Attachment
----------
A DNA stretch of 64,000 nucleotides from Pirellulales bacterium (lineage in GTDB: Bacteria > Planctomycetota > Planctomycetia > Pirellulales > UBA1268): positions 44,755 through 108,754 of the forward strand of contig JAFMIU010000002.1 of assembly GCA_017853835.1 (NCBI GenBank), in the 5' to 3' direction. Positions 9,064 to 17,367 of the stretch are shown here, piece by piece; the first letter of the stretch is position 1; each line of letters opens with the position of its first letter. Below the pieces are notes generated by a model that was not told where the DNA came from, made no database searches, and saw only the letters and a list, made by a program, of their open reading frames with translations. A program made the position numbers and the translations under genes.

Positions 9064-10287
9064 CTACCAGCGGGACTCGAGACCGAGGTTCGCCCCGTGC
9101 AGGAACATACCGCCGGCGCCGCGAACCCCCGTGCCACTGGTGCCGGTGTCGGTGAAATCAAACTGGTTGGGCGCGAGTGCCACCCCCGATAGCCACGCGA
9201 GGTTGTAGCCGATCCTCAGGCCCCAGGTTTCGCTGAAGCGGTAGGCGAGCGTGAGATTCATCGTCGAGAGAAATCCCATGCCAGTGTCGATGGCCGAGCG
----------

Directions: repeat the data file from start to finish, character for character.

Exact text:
A DNA stretch of 64,000 nucleotides from Pirellulales bacterium (lineage in GTDB: Bacteria > Planctomycetota > Planctomycetia > Pirellulales > UBA1268): positions 44,755 through 108,754 of the forward strand of contig JAFMIU010000002.1 of assembly GCA_017853835.1 (NCBI GenBank), in the 5' to 3' direction. Positions 9,064 to 17,367 of the stretch are shown here, piece by piece; the first letter of the stretch is position 1; each line of letters opens with the position of its first letter. Below the pieces are notes generated by a model that was not told where the DNA came from, made no database searches, and saw only the letters and a list, made by a program, of their open reading frames with translations. A program made the position numbers and the translations under genes.

Positions 9064-10287
9064 CTACCAGCGGGACTCGAGACCGAGGTTCGCCCCGTGC
9101 AGGAACATACCGCCGGCGCCGCGAACCCCCGTGCCACTGGTGCCGGTGTCGGTGAAATCAAACTGGTTGGGCGCGAGTGCCACCCCCGATAGCCACGCGA
9201 GGTTGTAGCCGATCCTCAGGCCCCAGGTTTCGCTGAAGCGGTAGGCGAGCGTGAGATTCATCGTCGAGAGAAATCCCATGCCAGTGTCGATGGCCGAGCG